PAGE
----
Is It Worth Taking Out Life Insurance in Later Life?

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Life insurance is an important thing to consider at any stage of your life, especially if you have financial responsibilities like a mortgage or family commitments. Here's what you need to know about life insurance in later life.


Life insurance is an important thing to consider at any stage of your life, especially if you have financial responsibilities like a mortgage or family commitments. Life cover can be used for many reasons, and often is just as important in later life as it is when we are younger. For example, life cover can be a simple and effective way of paying for an Inheritance Tax (IHT) bill, or to ensure that a dependant spouse has enough to live on in the event of the person with more income coming into the household passing away unexpectantly. This means that your loved ones are not left financially disadvantaged after you have gone, and that your assets can be passed to them rather than to the tax man.

As premiums are calculated based on age and health, amongst other factors, this means that life insurance is often cheaper for healthy, young individuals. However, the increased costs of cover does not outweigh the benefits of life insurance in later life. Those you leave behind after your death can benefit from your life insurance policy, as this may help to cover any inheritance tax (IHT) liabilities and funeral costs.

What type of life cover is right for me?

There are two main types of life insurance, each with their own features and benefits depending on what you are looking for in a policy.

1. Term life insurance policy: This runs for a fixed period of time - known as the ‘term’ of your policy -such as five , 10 or 25 years. This kind of policy only pays out if you die during the policy. There’s no lump sum payable at the end of the policy term.

2. A whole-of-life policy: This will pay out no matter when you die, as long as you keep up with your premium payments. These tend to be used to pay an IHT bill or to cover funeral costs, and are more expensive as they are GUARANTEED to pay out.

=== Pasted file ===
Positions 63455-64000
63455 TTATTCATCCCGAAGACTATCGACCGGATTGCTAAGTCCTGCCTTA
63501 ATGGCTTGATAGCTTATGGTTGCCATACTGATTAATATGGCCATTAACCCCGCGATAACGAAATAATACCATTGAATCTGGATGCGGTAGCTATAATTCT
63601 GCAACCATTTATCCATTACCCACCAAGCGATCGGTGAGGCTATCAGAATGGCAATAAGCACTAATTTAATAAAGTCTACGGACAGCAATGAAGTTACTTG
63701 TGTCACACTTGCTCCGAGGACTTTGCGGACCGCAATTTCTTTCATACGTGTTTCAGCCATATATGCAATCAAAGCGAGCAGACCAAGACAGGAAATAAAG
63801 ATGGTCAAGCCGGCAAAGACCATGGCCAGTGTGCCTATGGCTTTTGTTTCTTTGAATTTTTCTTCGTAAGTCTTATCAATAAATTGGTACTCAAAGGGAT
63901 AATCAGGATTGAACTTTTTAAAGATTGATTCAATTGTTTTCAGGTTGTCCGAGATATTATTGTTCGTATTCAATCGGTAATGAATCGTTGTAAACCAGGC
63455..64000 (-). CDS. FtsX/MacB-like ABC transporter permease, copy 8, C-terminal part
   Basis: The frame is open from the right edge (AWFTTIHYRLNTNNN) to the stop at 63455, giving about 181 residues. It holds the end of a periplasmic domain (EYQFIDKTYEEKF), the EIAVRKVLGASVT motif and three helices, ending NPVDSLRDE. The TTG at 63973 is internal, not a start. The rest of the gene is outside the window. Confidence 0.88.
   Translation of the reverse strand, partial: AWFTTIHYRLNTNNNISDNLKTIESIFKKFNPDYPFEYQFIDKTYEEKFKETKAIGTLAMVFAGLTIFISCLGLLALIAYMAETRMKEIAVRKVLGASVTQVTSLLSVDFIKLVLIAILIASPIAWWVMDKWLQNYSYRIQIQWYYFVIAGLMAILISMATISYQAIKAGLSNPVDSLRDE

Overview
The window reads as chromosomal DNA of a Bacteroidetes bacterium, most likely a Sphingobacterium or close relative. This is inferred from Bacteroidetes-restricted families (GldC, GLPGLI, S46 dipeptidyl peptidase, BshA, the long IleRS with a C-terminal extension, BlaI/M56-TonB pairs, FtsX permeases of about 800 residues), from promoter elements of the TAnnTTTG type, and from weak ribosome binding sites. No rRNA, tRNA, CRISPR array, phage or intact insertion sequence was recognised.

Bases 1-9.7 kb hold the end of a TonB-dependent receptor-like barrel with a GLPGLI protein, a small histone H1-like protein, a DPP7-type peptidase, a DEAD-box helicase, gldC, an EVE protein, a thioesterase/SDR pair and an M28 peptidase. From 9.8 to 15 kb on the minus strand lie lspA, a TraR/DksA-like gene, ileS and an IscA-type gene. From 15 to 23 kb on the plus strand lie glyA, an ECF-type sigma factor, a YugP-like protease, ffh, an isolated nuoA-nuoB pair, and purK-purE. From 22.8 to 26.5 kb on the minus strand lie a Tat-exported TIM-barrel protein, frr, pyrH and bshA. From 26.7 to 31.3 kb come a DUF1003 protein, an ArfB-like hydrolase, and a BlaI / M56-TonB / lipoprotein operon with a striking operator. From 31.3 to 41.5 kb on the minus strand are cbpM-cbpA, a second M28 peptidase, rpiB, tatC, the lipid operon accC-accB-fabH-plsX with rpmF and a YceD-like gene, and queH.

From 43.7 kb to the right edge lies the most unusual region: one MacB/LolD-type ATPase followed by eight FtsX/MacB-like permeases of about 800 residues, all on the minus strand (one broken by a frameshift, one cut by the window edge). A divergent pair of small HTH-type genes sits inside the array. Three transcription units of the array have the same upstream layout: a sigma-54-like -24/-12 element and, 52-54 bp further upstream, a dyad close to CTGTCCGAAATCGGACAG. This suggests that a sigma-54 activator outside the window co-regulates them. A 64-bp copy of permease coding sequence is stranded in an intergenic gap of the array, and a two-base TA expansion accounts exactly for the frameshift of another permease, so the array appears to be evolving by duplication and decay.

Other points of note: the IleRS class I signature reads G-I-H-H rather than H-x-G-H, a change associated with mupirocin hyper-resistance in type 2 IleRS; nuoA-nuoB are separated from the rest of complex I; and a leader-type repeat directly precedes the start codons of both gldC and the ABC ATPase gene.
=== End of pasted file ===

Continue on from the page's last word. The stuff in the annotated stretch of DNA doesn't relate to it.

For expert advice on insurance matters why not book a call with a Financial Adviser from Integrity365. Email Integrity365 directly for more information.

Can I use life insurance to pay inheritance tax?

You can take out a whole-of-life insurance policy, which remains in force until your death, to cover the IHT bill you expect your heirs to have to pay. For example, if you were expecting to be £200,000 over the threshold, you would need a policy that will pay out £80,000 to cover the IHT bill in full (40% of the £200k). However, to avoid the proceeds of the policy also incurring IHT, you’ll need to write it in trust.  

If your family doesn’t need your financial support, but you would like to leave them with a lump sum for funeral costs, to pay existing debts or as a gift, you can also take over 50s life insurance.

If you are giving a loved one a valuable gift in later life, you can also consider taking out a level term life insurance policy that will cover the IHT bill on that gift should you die within the next seven years. Again, it will have to be written in trust to be used this way. And either way, it’s important to arrange the cover via a qualified Independent Financial Adviser to ensure it is appropriate and affordable based on your individual circumstances.

How do I put a life insurance policy in trust?

Writing a life insurance policy in trust means the pay out goes directly to your beneficiaries and not to your legal estate, so it won’t be subject to IHT. It involves setting up a legal arrangement that appoints trustees, such as a solicitor or a family friend, to look after the policy on behalf of your beneficiaries. It’s relatively straightforward to set up. Your adviser will ensure your policy is set up under trust if appropriate and, in most cases, the service will be free.

You can put your policy in trust at any time, though it makes sense to do it as early as possible, preferably when you first take out the cover. The advantages include:

  • The pay out does not count towards your estate and is therefore not liable for IHT.
  • You can control who gets the money from your life insurance policy by specifying the beneficiaries.
  • Your heirs should receive the money more quickly – and in time to cover the IHT bill – if the policy does not form part of your estate.

Everyone’s circumstances are different, and no matter what your age, life cover could be appropriate for you and your family. By ensuring you receive advice from a qualified Independent Financial Adviser, you can rest assured that if there is a need, they will uncover this and help you to set up a policy to meet your needs if required.

Written by Coreena Dutton FPFS, Independent Financial Adviser/Chartered Financial Planner, Integrity365

Customer service is at the heart of everything Integrity365 do, from the early days of pensions and ISAs to investments and lump sum decisions, through to retirement and later life planning, they are here to support you through the key stages of your life with a holistic approach to financial planning.

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